Speeches and Promises

At the Climate Summit held in New York this week, things took place that are by now common at these conferences: the representatives expressed their concern and their will to act and, by the end of it all, reached the minimum number of agreements. And so a vital issue for the planet awaits further definition until next year’s meeting.

This year, nothing altered the course of the UN General Assembly, not even the many protests in support of the environment, which took place in the days prior to the summit in major cities around the world, some with hundreds of thousands of participants. For example, one protest took place in New York, in which 310,000 people called for real solutions. That collective conscience, which seems to be awakened in the face of nature’s deterioration through global warming, is not reflected in the action of states or international organizations.

Or, at least, it has not materialized. While everyone is aware of the environmental damage caused by humanity, and of how this has speeded up in line with a world of accelerating technological advances and an increased need to consume energy, the actions to prevent the global average temperature from rising by four degrees Celsius in this century did not materialize. It is almost as if climate change does not in fact signify the slow death of the planet.

If there is one thing that stands out from the meeting, attended by the heads of state and government of 120 countries, it is President Barack Obama’s recognition of the responsibility that the United States and China have as the largest emitters of greenhouse gases. The American president spoke of a “growing and urgent threat,” and urged that an “ambitious” international agreement be reached that can be settled at the meeting due to take place in Paris in 2015, stating that his country and the Asian giant have a “special responsibility to lead” in decision making.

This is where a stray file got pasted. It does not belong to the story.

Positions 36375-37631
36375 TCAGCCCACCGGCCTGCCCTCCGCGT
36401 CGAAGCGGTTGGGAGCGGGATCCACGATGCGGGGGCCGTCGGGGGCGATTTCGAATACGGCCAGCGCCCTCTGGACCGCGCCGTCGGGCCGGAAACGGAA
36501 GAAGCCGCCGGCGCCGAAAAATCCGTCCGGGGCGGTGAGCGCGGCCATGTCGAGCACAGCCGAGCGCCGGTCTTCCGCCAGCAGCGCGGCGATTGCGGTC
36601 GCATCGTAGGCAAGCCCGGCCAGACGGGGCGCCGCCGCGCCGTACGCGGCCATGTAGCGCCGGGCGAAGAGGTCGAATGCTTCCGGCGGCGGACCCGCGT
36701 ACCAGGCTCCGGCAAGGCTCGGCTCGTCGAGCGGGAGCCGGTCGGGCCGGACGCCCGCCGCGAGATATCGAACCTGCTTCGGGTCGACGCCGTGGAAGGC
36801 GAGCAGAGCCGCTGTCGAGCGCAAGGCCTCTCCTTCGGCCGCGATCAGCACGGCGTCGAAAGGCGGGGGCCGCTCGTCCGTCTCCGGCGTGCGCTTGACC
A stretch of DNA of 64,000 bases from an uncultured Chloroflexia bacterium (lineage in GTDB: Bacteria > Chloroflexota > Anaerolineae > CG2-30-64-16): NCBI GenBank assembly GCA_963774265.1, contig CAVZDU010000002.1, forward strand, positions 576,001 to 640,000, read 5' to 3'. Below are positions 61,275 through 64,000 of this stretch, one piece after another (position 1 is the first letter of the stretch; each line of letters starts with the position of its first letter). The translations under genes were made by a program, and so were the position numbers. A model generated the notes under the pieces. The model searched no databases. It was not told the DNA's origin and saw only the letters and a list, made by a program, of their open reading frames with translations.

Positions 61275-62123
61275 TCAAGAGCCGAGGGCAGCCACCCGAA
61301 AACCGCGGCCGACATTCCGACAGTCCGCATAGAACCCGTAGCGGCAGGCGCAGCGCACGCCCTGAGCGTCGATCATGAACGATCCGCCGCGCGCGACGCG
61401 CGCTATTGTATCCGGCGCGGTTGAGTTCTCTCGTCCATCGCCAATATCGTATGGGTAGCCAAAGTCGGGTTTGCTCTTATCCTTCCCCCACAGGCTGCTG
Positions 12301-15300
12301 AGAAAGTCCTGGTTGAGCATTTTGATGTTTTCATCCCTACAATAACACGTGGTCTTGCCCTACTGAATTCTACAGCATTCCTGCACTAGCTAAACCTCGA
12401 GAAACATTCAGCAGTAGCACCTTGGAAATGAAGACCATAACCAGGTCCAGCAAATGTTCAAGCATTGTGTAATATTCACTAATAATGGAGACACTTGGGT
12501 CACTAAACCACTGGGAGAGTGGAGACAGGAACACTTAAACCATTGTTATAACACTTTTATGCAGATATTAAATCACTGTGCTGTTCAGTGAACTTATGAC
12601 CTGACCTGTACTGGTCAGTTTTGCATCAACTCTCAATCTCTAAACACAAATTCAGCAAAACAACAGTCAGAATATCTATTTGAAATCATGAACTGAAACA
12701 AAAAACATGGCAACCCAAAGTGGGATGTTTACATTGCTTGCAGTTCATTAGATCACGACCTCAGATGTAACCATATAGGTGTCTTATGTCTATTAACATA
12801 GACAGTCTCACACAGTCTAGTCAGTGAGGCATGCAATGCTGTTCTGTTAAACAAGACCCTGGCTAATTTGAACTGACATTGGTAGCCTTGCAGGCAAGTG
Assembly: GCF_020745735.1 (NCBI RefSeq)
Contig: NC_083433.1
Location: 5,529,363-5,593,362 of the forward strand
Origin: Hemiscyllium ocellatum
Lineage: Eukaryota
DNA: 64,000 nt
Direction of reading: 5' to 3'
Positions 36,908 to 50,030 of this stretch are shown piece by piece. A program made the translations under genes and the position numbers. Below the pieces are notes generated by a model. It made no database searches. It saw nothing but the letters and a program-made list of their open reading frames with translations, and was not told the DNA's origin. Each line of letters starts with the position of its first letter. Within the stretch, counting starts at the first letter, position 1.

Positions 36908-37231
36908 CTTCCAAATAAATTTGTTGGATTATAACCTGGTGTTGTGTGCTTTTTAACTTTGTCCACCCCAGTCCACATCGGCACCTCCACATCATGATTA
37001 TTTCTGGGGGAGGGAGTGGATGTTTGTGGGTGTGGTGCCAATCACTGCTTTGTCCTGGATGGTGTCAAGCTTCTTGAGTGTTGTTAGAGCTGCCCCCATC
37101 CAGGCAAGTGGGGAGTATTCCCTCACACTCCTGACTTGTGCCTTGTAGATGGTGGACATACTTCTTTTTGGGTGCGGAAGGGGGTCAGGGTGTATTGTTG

In order to turn this speech into reality, he should begin by ratifying the Kyoto Protocol, which obliges states to reduce carbon dioxide emissions by 5 percent, and which the countries causing the most contamination have refused to sign, including the United States and China. The rest of the summit contained expressive speeches and calls for the less economically developed countries, which have the greatest environmental riches, for all to contribute to the environmental salvation of the Earth.

In the end, the commitment to recover 350 million hectares of the world’s degraded land was discussed, although it was not said how or what would be done. It was also decided to move $200 billion before the end of next year in order to invest in the fight against climate change. But only France was specific about the contribution of $1 billion to the Green Climate Fund, and the European Union guaranteed the donation of $3,800 in seven years in order to help the poorest countries in their fight against global warming.

During the rest of the conference, nothing was said about how resources will be managed. Therefore, the conclusion is the same as usual: that conferences on climate change will have few results whilst the commitment of nations is restricted to speeches.

About this publication


About Stephen Routledge 131 Articles
Stephen is the Head of a Portfolio Management Office (PMO) in a public sector organisation. He has over twenty years experience in project, programme and portfolio management, leading various major organisational change initiatives. He has been invited to share his knowledge, skills and experience at various national events. Stephen has a BA Honours Degree in History & English and a Masters in Human Resource Management (HRM). He has studied a BSc Language Studies Degree (French & Spanish) and is currently completing a Masters in Translation (Spanish to English). He has been translating for more than ten years for various organisations and individuals, with a particular interest in science and technology, poetry and literature, and current affairs.

Be the first to comment

Leave a Reply